Data should be managed as a valuable asset by people with clearly defined roles and responsibilities.
In many companies, this question remains unanswered. Of course, some CFOs do have that ambition and are keen to building on their traditional task of managing data entry and data analytics. But times have changed and, in view of the enormous rise of data gathering (besides purely financial data), one might also consider attributing the role of data broker to the Chief Data Officer or Chief Information Officer.
On a side note, regarding data consolidation and governance, it is important to decide whether data should be stored and maintained in the ERP system or not. That is still the case in many companies but, increasingly, a central data management platform – consider it an ERP for data – is preferred because of the efficiency gains that can be made. In this second scenario, data entry happens in a broad range of systems. It is then collected and consolidated in the master data management platform that acts as a single system of record. The result is a clear distinction in roles between the ERP, which manages the processes, and the master data management tool, which manages and maintains the data that then feeds those processes.
Finding the best organizational structure to meet these needs is easier said than done. One might even expect the role of IT to evolve into that of managing the infrastructure, with the responsibility for data and information being transferred to the Chief Data Officer. But what would that leave Finance with? Nothing more than traditional number-crunching tasks? CFOs who want to prevent this shift need to be aware of the importance of business partnering and analytical skills that are needed to safeguard their role and responsibilities in the digital age.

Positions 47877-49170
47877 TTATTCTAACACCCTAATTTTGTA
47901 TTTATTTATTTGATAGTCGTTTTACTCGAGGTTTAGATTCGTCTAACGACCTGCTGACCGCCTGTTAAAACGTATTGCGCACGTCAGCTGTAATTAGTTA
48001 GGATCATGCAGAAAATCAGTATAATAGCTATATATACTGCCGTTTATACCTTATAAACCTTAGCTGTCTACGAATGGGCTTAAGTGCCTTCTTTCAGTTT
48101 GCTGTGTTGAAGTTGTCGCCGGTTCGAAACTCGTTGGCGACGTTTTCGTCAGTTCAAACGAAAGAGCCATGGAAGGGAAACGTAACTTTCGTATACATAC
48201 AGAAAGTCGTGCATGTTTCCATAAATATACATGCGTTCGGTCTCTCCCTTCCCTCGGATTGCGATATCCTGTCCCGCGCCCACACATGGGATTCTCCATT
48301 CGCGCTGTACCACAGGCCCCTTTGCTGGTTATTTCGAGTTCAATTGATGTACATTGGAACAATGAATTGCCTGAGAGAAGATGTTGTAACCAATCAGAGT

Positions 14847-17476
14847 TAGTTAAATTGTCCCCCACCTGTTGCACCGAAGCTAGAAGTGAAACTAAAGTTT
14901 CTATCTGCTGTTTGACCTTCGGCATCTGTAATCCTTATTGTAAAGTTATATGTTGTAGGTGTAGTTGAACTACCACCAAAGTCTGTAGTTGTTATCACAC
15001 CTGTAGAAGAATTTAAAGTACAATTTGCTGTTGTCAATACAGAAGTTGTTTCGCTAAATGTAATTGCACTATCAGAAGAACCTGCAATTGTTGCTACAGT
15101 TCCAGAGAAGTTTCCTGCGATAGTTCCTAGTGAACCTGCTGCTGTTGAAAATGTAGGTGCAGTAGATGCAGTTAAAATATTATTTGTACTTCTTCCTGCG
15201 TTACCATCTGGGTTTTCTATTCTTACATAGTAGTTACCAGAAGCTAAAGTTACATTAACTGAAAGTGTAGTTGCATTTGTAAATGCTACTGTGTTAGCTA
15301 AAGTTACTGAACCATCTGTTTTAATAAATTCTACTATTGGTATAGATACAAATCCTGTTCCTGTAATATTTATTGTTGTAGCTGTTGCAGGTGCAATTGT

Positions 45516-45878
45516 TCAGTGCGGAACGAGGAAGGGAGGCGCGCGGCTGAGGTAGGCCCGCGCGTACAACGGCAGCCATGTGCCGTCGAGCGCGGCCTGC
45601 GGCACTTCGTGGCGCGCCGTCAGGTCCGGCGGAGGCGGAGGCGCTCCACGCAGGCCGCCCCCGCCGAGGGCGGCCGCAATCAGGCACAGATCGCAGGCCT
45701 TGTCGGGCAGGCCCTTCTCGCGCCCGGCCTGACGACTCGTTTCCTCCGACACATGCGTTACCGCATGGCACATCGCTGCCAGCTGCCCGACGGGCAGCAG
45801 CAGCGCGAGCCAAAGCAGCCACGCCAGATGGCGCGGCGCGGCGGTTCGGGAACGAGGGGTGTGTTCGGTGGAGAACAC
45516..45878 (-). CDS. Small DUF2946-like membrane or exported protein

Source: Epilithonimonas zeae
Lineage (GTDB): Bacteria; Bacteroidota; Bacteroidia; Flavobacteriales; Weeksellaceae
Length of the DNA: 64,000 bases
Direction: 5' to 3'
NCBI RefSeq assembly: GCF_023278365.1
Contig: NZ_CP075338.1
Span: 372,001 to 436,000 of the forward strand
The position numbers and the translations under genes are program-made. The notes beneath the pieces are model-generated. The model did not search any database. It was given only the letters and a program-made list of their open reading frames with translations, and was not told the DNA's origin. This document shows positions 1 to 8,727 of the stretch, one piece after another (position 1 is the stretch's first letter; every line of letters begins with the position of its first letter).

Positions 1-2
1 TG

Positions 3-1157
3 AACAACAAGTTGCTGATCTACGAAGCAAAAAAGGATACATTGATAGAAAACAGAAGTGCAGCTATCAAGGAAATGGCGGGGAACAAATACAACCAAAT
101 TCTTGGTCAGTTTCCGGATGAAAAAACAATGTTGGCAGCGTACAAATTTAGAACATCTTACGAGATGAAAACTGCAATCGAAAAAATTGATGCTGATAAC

These new skills and mindset become even more important when data needs to be leveraged and monetized. Think of marketing automation campaigns, for example. If such campaigns are not supported by the right data in the right context, you end up wasting a lot of money plus you risk losing customers who are irritated by misaligned campaigns.